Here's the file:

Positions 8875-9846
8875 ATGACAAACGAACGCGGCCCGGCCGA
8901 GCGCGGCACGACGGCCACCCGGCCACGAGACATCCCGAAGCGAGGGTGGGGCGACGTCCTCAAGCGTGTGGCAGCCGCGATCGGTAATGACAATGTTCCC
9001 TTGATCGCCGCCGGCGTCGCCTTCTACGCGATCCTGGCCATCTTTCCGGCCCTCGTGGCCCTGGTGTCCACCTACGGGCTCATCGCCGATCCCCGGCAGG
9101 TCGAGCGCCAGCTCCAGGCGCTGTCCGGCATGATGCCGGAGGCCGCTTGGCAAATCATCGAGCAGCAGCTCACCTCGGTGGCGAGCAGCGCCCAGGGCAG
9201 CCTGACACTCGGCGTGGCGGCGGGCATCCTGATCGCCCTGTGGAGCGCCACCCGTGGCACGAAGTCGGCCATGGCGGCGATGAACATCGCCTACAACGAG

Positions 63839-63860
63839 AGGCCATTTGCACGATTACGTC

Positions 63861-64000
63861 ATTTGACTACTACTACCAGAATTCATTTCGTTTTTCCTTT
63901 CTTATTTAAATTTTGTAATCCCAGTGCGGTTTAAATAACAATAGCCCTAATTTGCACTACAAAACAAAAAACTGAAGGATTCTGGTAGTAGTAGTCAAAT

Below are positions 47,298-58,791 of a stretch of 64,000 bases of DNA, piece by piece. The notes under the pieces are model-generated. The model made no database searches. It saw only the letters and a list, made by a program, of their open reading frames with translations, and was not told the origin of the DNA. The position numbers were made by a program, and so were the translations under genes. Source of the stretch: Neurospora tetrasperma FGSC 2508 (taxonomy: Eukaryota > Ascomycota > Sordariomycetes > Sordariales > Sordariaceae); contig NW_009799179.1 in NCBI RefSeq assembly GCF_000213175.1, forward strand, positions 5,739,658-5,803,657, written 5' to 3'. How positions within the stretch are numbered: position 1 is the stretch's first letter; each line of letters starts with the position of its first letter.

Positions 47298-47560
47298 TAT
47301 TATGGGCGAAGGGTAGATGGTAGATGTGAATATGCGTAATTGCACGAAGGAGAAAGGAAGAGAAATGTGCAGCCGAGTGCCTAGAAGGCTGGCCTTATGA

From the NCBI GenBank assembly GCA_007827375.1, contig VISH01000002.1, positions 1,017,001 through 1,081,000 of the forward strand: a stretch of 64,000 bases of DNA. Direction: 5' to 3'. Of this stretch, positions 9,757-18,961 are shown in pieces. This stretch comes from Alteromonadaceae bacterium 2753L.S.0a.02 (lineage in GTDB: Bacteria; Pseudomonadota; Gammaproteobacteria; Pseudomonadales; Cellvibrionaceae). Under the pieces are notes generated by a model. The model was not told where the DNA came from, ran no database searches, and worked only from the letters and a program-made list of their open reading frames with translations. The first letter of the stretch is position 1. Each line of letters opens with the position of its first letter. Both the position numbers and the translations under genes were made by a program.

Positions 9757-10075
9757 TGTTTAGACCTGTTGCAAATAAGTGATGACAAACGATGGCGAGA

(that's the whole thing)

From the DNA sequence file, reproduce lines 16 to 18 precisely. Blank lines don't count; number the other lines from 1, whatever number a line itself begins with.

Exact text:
From the NCBI GenBank assembly GCA_007827375.1, contig VISH01000002.1, positions 1,017,001 through 1,081,000 of the forward strand: a stretch of 64,000 bases of DNA. Direction: 5' to 3'. Of this stretch, positions 9,757-18,961 are shown in pieces. This stretch comes from Alteromonadaceae bacterium 2753L.S.0a.02 (lineage in GTDB: Bacteria; Pseudomonadota; Gammaproteobacteria; Pseudomonadales; Cellvibrionaceae). Under the pieces are notes generated by a model. The model was not told where the DNA came from, ran no database searches, and worked only from the letters and a program-made list of their open reading frames with translations. The first letter of the stretch is position 1. Each line of letters opens with the position of its first letter. Both the position numbers and the translations under genes were made by a program.

Positions 9757-10075
9757 TGTTTAGACCTGTTGCAAATAAGTGATGACAAACGATGGCGAGA